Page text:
On the heels of Virgin Atlantic’s part-biofuel powered flight in February, Continental Airlines says it will pursue a biofuels demonstration flight with Boeing and GE Aviation in the first half of 2009.
A Boeing 737 Next Generation with CFM International CFM56-7B engines will be used on the flight.
Continental says it will work with Boeing and GE and an undisclosed fuel provider to identify sustainable fuel sources that do not impact food crops, water resources or contribute to deforestation, and which can be produced in sufficient quantities to support a pre-flight test schedule that includes laboratory and ground-based jet engine performance testing.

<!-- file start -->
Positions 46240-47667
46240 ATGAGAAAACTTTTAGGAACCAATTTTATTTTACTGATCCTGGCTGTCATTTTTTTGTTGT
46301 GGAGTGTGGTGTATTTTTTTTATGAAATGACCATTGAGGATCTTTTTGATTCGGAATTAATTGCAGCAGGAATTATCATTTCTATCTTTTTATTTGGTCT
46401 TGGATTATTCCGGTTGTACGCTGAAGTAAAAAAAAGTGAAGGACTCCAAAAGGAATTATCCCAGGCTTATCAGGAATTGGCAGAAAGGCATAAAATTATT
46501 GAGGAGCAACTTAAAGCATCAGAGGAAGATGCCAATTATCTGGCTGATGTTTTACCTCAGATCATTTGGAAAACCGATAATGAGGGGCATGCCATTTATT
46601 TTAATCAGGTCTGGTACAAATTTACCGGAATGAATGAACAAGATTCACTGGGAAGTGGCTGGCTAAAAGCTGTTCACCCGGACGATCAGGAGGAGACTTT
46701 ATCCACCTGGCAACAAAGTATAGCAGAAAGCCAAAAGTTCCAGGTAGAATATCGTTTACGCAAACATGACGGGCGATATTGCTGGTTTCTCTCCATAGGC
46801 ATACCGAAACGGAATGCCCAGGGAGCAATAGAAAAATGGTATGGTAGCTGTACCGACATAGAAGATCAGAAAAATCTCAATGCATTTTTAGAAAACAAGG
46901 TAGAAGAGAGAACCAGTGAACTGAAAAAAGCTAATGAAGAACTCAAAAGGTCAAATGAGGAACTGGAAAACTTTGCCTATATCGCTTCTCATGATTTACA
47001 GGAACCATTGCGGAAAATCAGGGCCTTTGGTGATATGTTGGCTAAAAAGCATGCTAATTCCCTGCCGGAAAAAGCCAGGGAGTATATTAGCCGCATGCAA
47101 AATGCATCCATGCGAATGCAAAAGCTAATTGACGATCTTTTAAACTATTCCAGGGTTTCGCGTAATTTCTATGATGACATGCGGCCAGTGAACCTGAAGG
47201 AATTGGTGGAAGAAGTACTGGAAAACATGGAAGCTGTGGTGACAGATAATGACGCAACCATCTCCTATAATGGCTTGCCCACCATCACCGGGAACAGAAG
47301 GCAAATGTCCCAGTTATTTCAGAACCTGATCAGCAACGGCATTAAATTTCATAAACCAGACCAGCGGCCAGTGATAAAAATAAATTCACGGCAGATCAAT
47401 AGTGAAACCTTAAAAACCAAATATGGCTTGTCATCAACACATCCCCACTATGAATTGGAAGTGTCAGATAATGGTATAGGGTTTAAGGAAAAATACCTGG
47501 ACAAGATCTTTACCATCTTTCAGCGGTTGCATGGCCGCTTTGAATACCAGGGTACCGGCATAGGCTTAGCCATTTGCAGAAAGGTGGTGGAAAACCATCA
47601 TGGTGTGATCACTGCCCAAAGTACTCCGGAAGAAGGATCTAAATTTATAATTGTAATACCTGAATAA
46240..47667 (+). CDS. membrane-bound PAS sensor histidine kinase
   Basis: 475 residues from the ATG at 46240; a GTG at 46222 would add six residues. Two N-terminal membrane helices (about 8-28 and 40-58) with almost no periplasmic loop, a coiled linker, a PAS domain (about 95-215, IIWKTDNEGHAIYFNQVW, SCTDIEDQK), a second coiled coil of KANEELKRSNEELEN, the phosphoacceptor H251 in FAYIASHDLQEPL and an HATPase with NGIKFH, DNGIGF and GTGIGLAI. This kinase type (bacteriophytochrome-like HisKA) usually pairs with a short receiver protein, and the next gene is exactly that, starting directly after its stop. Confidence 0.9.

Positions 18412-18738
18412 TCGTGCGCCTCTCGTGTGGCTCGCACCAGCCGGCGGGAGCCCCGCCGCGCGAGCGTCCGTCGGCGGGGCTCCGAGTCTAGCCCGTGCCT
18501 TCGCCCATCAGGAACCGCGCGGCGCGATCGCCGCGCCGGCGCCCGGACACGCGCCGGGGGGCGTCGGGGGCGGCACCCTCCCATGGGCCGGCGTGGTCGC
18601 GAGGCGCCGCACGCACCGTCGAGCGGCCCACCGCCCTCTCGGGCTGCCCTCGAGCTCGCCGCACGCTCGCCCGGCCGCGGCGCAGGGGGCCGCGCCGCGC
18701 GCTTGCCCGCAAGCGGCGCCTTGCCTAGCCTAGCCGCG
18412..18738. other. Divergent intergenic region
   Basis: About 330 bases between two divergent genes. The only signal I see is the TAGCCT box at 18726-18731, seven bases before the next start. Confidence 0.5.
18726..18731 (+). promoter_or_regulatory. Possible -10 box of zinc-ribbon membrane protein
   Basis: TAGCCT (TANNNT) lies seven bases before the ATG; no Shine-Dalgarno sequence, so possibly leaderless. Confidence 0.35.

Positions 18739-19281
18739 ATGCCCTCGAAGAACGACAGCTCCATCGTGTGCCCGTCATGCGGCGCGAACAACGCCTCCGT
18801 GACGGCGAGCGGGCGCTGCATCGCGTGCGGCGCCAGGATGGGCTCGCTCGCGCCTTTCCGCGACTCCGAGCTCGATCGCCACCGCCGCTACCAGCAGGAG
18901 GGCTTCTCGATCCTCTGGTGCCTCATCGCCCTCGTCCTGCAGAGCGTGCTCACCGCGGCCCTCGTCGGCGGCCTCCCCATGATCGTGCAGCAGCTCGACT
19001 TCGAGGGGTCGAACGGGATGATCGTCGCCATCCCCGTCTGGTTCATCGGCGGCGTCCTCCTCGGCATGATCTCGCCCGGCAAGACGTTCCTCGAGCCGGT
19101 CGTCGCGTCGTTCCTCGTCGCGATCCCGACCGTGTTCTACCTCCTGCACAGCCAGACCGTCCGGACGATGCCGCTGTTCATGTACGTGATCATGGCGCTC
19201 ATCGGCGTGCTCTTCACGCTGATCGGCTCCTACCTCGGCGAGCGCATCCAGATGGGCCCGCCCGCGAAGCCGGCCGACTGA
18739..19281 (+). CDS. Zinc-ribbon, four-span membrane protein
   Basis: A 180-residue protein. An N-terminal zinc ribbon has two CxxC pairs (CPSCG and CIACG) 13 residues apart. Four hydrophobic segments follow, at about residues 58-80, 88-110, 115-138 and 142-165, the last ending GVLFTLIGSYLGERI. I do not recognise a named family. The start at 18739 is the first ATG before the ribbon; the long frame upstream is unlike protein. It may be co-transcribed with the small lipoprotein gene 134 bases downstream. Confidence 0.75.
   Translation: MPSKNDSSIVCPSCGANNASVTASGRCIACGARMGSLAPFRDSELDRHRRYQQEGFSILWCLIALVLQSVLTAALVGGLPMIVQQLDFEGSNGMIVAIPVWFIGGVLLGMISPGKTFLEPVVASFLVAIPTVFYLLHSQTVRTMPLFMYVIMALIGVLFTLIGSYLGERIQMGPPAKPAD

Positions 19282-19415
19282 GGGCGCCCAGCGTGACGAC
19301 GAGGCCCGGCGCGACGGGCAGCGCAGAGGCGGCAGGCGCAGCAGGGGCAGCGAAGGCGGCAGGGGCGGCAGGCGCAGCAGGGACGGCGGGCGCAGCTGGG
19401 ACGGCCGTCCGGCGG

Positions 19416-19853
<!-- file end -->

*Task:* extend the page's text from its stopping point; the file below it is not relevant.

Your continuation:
“Exploring sustainable biofuels is a logical and exciting new step in our environmental commitment. For more than a decade, we have been focused on reducing fuel consumption and carbon emissions, while providing industry-leading service to the places our customers want to go,” says Continental executive VP operations Mark Moran in a statement.
Contentinal is the first US airline to announce it will test a biofuel. A Virgin GE CF6-80C2-powered Boeing 747-400 performed a biofuel test flight in partnership with Boeing and GE on 24 February using a 20% mix of a biofuel, developed by Seattle-based Imperium Renewables and composed of babassu oil and coconut oil.
Air New Zealand will conduct a demonstration flight of a second-generation biofuel later this year in partnership with Boeing and Rolls-Royce on a RB211-524G-powered 747-400.
Earlier this month Airbus carried out a Roll-Royce Trent-powered A380 flight using Shell International Petroleum’s gas-to-liquid (GTL) jet fuel as part of its alternative fuel research programme.